|Downstream migration of European eel (Anguilla anguilla L.) in an anthropogenically regulated freshwater system: Implications for management|Verhelst, P.; Buysse, D.; Reubens, J.; Pauwels, I.; Aelterman, B.; Van Hoey, S.; Goethals, P.; Coeck, J.; Moens, T.; Mouton, A.M. (2018). Downstream migration of European eel (Anguilla anguilla L.) in an anthropogenically regulated freshwater system: Implications for management. Fish. Res. 199: 252-262. https://dx.doi.org/10.1016/j.fishres.2017.10.018
Is gerelateerd aan: Verhelst, P.
(2018). Downstream migration of European eel (Anguilla anguilla
L.) in an anthropogenically regulated freshwater system: implications for management, in
: Verhelst, P. European eel (Anguilla anguilla L.) movement behaviour in relation to habitat fragmentation - Novel insights inferred from acoustic telemetry.
pp. 169-204, meer
Measurement > Telemetry
Anguilla anguilla (Linnaeus, 1758) [WoRMS]
European eel; Migration; Freshwater; Estuary; Migration barriers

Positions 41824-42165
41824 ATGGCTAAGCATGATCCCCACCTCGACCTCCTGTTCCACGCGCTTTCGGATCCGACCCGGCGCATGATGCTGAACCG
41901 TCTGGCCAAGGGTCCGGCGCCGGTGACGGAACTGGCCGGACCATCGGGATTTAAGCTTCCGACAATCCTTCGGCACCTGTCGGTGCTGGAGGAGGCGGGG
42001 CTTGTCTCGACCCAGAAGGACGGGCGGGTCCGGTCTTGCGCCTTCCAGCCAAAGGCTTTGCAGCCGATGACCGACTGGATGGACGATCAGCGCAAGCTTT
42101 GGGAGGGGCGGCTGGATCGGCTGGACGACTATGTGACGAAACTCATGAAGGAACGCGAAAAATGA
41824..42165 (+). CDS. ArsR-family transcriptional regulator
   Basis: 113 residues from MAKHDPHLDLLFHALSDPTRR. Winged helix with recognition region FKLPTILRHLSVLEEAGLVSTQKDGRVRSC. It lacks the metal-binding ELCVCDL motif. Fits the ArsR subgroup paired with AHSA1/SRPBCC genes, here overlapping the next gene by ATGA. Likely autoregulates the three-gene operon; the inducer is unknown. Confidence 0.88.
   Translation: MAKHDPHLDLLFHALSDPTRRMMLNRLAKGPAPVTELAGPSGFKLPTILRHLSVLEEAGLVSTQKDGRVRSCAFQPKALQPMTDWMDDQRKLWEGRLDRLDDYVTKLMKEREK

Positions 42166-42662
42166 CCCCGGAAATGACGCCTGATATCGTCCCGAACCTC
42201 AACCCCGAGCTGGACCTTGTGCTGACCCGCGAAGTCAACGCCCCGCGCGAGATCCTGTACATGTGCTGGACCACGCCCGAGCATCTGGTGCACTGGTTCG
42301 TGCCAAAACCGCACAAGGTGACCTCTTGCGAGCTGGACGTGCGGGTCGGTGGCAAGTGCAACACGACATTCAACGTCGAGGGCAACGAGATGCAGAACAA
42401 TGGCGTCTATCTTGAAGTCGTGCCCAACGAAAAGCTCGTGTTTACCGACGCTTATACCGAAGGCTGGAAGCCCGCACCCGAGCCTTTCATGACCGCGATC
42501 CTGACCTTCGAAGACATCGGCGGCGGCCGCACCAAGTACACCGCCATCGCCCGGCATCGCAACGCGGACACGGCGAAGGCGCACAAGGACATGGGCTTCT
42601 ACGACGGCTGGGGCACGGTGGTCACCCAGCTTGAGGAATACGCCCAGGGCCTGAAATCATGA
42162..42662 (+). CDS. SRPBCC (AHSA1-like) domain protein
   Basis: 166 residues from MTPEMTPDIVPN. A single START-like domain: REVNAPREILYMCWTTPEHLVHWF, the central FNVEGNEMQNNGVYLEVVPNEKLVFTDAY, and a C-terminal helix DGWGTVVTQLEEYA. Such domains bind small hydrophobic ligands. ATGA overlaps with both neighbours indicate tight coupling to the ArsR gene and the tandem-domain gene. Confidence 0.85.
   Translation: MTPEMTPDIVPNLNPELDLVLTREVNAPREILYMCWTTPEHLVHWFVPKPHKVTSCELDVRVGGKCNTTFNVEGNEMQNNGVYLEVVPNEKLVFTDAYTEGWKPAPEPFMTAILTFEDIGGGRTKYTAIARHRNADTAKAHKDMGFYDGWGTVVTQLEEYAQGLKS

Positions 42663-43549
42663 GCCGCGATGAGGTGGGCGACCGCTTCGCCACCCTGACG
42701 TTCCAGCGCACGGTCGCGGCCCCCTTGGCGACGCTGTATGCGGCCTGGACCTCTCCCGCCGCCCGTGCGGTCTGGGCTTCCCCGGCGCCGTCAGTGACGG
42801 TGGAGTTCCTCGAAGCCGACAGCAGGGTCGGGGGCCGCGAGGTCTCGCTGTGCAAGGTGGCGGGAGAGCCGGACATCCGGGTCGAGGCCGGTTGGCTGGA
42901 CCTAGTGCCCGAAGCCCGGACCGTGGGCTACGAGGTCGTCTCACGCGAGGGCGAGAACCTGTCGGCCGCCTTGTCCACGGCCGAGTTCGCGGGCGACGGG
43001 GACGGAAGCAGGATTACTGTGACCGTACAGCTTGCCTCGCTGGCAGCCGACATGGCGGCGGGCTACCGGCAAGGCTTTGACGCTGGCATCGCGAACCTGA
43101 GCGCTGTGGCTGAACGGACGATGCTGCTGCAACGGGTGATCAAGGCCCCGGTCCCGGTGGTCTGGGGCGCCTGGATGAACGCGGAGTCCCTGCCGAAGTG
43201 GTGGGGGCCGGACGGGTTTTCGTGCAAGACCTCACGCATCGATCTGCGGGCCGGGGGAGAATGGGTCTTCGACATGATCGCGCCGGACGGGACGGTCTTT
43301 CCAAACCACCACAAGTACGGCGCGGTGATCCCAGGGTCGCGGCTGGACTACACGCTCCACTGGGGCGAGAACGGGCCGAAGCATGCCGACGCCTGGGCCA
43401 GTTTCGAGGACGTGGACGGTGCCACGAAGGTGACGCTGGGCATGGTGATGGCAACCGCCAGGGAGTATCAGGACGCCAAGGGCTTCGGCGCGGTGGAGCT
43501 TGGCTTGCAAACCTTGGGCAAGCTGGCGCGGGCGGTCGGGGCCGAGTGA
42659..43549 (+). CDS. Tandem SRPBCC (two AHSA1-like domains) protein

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Connectivity between freshwater habitats and marine areas is heavily obstructed by anthropogenic structures (e.g. weirs, pumping stations, sluices…), leading to a high pressure on diadromous fish populations. A better understanding of fish migration behaviour in relation to these barriers is needed to take proper mitigation actions. We investigated the impact of migration barriers on downstream migrating European eel (Anguilla anguillaL.) by tracking 50 acoustically tagged eels between July 2012 and March 2015 in a Belgian polder area. The study area was selected due to the presence of a wide range of migration barriers, such as two pumping stations, a weir and tidal sluices. These structures regulate the water level, resulting in discontinuous flow conditions. The results showed that migration was primarily nocturnal and discharge appeared to be the main trigger for migration in the polder. We also observed substantial delays and exploratory behaviour near barriers. Delays can have a serious impact on eels since their energy resources are limited for a successful trans-Atlantic migration. In addition, delays and exploratory behaviour can also increase predation and disease risk. The obtained knowledge can contribute to efficient management such as improved fish passage and guidance solutions.